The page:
Education

Statewide FCAT Reading, Math Scores Remain Stagnant

By: Allison Nielsen | Posted: May 23, 2014 11:25 AM
Standardized test

Friday marked the beginning of the end for the FCAT test, with a release of the scores from the Florida Department of Education showing the statewide passing rate for third-grade reading and math remaining unchanged from last year.

In the statewide reading test, 57 percent of Florida’s students passed, the same percentage of students who passed the test last year. The percentage of students who received a score of 1, the lowest score possible on the FCAT, rose slightly from last year’s 18 percent to 19 percent in 2014.

Fifty-eight percent of third-graders received a 3 or higher in the FCAT mathematics test, a number which has remained stagnant the last three times the test was administered.

A slightly higher number of students took the test this year, however. According to the results, more third-graders took the FCAT this year than any previous year -- 210,000 in 2014 vs. 206,000 last year.

Executive Director of the Foundation for Florida's Future Patricia Levesque applauded the slight closing of the achievement gap -- Hispanic students made a one percentage point increase in the number of students scoring proficient or above while African-American students made a percentage point increase in the number of students scoring proficient or above -- but said there's still work to be done. 

"The leveling of scores we're seeing particularly in third-grade reading and math should spur action," said Levesque. "Our students are not yet where they need to be to reach their full potential, and we need to do everything we can to give students the boost they need. Reading, math, and writing skills in Florida should be given support and attention from every level of our education system, and from our local communities to help our kids rise to the higher levels they are capable of achieving."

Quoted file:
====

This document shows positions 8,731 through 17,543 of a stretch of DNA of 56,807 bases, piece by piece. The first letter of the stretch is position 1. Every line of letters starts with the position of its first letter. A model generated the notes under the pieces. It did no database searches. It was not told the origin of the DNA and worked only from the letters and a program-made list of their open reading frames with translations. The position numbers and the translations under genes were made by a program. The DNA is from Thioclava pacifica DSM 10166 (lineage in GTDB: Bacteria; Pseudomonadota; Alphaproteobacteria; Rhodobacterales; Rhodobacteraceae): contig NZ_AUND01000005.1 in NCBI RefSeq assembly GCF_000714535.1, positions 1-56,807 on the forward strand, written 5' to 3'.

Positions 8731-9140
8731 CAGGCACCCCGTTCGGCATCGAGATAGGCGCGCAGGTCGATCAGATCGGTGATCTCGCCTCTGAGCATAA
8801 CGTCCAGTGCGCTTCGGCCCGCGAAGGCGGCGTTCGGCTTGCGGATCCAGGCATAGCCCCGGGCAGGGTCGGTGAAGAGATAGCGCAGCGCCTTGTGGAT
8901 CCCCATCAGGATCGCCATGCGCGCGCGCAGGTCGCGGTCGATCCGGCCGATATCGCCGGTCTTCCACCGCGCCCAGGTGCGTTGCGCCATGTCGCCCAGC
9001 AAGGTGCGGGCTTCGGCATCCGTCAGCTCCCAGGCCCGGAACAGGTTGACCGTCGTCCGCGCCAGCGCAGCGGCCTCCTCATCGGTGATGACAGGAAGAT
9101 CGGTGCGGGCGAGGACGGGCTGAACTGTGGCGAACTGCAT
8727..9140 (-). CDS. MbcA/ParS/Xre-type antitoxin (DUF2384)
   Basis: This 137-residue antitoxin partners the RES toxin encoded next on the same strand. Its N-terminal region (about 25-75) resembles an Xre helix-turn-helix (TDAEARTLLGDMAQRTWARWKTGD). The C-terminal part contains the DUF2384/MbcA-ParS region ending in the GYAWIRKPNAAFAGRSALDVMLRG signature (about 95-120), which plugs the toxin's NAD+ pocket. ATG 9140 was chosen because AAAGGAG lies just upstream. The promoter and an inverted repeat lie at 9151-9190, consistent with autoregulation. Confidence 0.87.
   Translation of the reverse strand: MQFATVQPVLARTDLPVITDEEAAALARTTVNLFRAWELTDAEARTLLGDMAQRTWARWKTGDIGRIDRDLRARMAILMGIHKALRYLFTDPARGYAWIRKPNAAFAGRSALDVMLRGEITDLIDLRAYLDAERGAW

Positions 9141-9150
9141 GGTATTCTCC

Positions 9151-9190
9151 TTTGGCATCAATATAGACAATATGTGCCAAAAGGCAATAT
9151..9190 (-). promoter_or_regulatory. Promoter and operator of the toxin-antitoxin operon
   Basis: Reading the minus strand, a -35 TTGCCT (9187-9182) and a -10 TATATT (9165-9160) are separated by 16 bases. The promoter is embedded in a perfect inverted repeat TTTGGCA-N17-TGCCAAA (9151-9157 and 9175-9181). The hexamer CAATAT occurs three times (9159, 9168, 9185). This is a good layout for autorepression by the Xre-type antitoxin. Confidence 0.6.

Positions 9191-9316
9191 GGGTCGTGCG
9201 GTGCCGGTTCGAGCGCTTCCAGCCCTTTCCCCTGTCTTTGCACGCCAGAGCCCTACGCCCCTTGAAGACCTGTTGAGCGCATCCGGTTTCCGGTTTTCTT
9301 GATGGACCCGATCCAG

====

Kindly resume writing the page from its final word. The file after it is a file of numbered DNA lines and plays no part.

In the math portion of the test, Miami-Dade County outperformed the statewide average, with 62 percent of its third-graders passing the test. When it came to reading, however, Miami-Dade scored slightly lower than the statewide pass rate, with 56 percent passing.

Hillsborough County third-graders performed slightly better than the statewide rate on the reading test, with 59 percent passing. But the district underperformed on the math test, with a pass rate of 56 percent.

Duval County scored several points lower on the reading test by 6 percent, with a little over half -- 51 percent -- of its third-graders passing that portion of the FCAT. In math, Duval fared somewhat better, with 57 percent passing.  

Writing scores for fourth-, eighth- and 10th-graders were also released Friday. Fourth-grade writing scores saw a drop of 4 percent, down to a 53 percent pass rate. Eighth- and 10th-grade writing scores increased, however, to 56 percent and 64 percent, respectively.

The release of scores is somewhat bittersweet.

Next year, the test Florida has been so closely acquainted with for the past 16 years will finally be replaced by a new assessment test. The new test, developed by testing company American Institutes for Research, will be more closely aligned to the Florida Standards and Common Core. 

Commissioner of Education Pam Stewart seemed hopeful for the future of Florida's students with the new test. 

"I am confident that with new standards and assessments next year replacing the FCAT, our students will continue to succeed," she said. 

The contents of the test have not yet been determined.



Reach Tampa-based reporter Allison Nielsen at Allison@sunshinestatenews.com or follow her on Twitter at @AllisonNielsen. 

Comments (1)

Angela salender
3:06PM MAY 23RD 2014
How can you be confidant about something you have not seen nor reviewed yet. Pure incompetence. From what is out there about the AIR it has nothing to do with math and reading and is pure psychological.

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